Now that most of you know how to get everything else in a grocery store for pennies on the dollars...let's talk about the things that some may "think" you can't score great deals on but truly can!
The price of "meat" is the highest part of our grocery bill. Using coupons has allowed me and many of you to cope with higher dairy, produce, and meat prices without even feeling the budget crunch but there is always room for improvement!
I am going to show you how I am able to score great meat prices in hopes that you will be able to find the same great deals!
Buying Discounted Meat 101
In my experience any grocery store will mark down dairy, bakery, and meat products if they are nearing their expiration dates! The meat department along with the dairy and produce departments are required (store policies) to go through each of their items on a daily basis! This is usually done in the morning (times may vary by store). Kroger has been a jackpot for me personally on scoring great mark-down items in each of the above listed departments.
Each store may vary on their policies of mark-downs but many would rather sell the item than to throw it out! The manager of each department should be able to give your their specific time frame for discounts!
The hardest to determine for mark-downs. There are no expiration dates on most of the items. If there are...be sure to check and if it expires within 2-4 I always ask for the discount and never had something "not" be marked down!
Tip: Remember milk can be frozen and don't forget your organic department for refrigerated products!
The dates and mark-downs vary by the product. Poultry, Pork, and Seafood spoil quicker than beef, ham, and turkey. All of the above meats are marked down within 4 days of expiration. Poultry, Pork, and Seafood will be marked down at the 4/5 days(from the current date). Beef is marked down from 3/4 days (from the current date). Frozen ham and turkeys have a long shelf life (2ish months), just check them each week as you go in!
We tend to overlook areas such as lunch meat, sausage, etc. If you are in the market for some of these items...don't hesitate to scan the expiration dates on these too!
Tip: Discounts usually start at about 20% off and are discounted as much as 80-90% on the day they expire.
Tip: The meat that I find is often NOT marked at a discount. Sometimes I do find it marked down but it is such a hassle to deal with many people hovering over the "mark-down" man all at once fighting over a good deal. I simply pick up the meat that I know I want to purchase (after taking an additional 5 minutes or so to look at expiration dates) and have him mark it down. If you shop for you discounted meat this way it's a less stressful situation. The next time you go in...take a look around and if you see some meat that is within the 2-3 day range ask the meat manager if he will mark it down.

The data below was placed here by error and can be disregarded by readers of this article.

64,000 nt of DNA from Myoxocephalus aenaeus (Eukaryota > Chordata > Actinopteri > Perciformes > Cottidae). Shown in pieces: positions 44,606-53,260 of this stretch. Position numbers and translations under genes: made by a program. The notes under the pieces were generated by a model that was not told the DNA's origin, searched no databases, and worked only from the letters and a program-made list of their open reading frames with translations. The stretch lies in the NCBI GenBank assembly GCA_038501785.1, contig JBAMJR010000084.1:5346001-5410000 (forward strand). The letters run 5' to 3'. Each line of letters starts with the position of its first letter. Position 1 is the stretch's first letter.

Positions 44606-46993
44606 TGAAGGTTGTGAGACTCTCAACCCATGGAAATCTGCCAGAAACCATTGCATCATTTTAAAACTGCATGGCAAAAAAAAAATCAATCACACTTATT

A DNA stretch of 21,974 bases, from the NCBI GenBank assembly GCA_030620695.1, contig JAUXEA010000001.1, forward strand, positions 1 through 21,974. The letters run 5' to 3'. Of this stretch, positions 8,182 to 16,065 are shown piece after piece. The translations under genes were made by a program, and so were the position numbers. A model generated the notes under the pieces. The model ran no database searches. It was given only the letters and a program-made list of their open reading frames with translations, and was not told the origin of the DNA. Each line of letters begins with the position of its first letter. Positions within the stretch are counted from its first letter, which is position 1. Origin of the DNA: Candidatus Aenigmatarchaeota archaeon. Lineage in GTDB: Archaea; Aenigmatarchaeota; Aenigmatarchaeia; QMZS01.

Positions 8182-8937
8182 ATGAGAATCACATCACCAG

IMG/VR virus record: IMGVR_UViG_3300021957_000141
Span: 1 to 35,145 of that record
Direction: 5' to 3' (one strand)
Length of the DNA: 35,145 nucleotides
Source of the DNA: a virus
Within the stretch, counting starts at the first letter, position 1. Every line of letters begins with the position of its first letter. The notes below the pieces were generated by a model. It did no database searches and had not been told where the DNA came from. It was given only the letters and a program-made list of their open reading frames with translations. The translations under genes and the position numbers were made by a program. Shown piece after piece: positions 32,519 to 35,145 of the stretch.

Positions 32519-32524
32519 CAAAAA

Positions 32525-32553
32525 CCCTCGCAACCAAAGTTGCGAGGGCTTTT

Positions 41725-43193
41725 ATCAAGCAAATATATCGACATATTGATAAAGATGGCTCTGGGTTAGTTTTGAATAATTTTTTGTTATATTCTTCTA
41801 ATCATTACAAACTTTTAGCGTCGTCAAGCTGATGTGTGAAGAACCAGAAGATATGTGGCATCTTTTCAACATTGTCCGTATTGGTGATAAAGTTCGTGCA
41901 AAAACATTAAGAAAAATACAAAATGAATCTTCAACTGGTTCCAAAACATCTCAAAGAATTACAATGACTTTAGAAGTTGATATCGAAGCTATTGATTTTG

Tip: I have even seen meat discounted at 20% and the item expired on that day. Knowing that the item should be discounted more heavily than the 20%, I asked if it could be reduced lower and they did!
Tip: Look at your dates on the products next time you are in the grocery store. If you are looking at steaks you will notice that most of the packages on the shelf will have the same expiration dates within 1 or 2 days of each other. If you are looking for that particular piece of meat you may want to come back in on the morning that it expires. I would only suggest doing this if there are a variety of meats that expire on those 1 or 2 days. I have made the mistake of going back in, only when a few packages were going to expire, and they had already sold them ~wasting a trip!
Tip: Never pass up a deal to get chicken breasts for .88-.99/lb. This is a great price to stock up on these items without the worry of spoilage. Hamburger meat is a good deal at $1.68/lb or lower. A great deal on steaks range from $3.99/lb to $6.99/lb depending on the cut! Pork chops at about $1.50/lb or less are good. This is just a few of the great prices to look for!
I almost always cook discounted meat immediately. Whether we are going to eat it that night or in the future this eliminates the chance for the meat to spoil. If I do not cook it immediately...(i.e. hamburger patties, meatballs, meatloaf, boneless skinless chicken breasts) I prepare the meat and then freeze it. I only do this with items that can be cooked from a frozen state.
When you properly thaw out a meat for cooking it can take 1-3 days to do so in your refrigerator. Buying discounted meat, freezing it raw, and thawing it out in the required time frame could possibly allow for spoilage. All meat has potentially harmful bacteria in it (hence expiration dates). The cold "frozen" temperature of the meat stops any bacteria from continuing to grow but it is still there. During the process of "thawing out" the bacteria is reactivated (due to the temperature) and the deteriorating state of the meat continues.
It's not such a great deal if you have to throw it out!
Each of you have a budgeted amount of money each week for groceries. When shopping for discounted meat it is possible to over your budget for that week. Most of my discounted meat purchases have caused me to personally go over my weekly budget but in the next weeks to come the money balances itself out because you do not have to buy meat for that week (the stockpile method)! If it is possible, you may want to put any money left over in your grocery budget each week and distribute it for just such an occasion or set aside an additional "initial" amount of money to use in purchases like this (that you cannot prepare for otherwise).
Other articles you may be interested in!
You can go here to read an article I wrote on proper "meat" food storage complete with links here.
You can also go here to read an article I wrote on "How to negotiate prices on just about anything" here!
"It never hurts to ask, the worse thing that someone can tell you is NO!"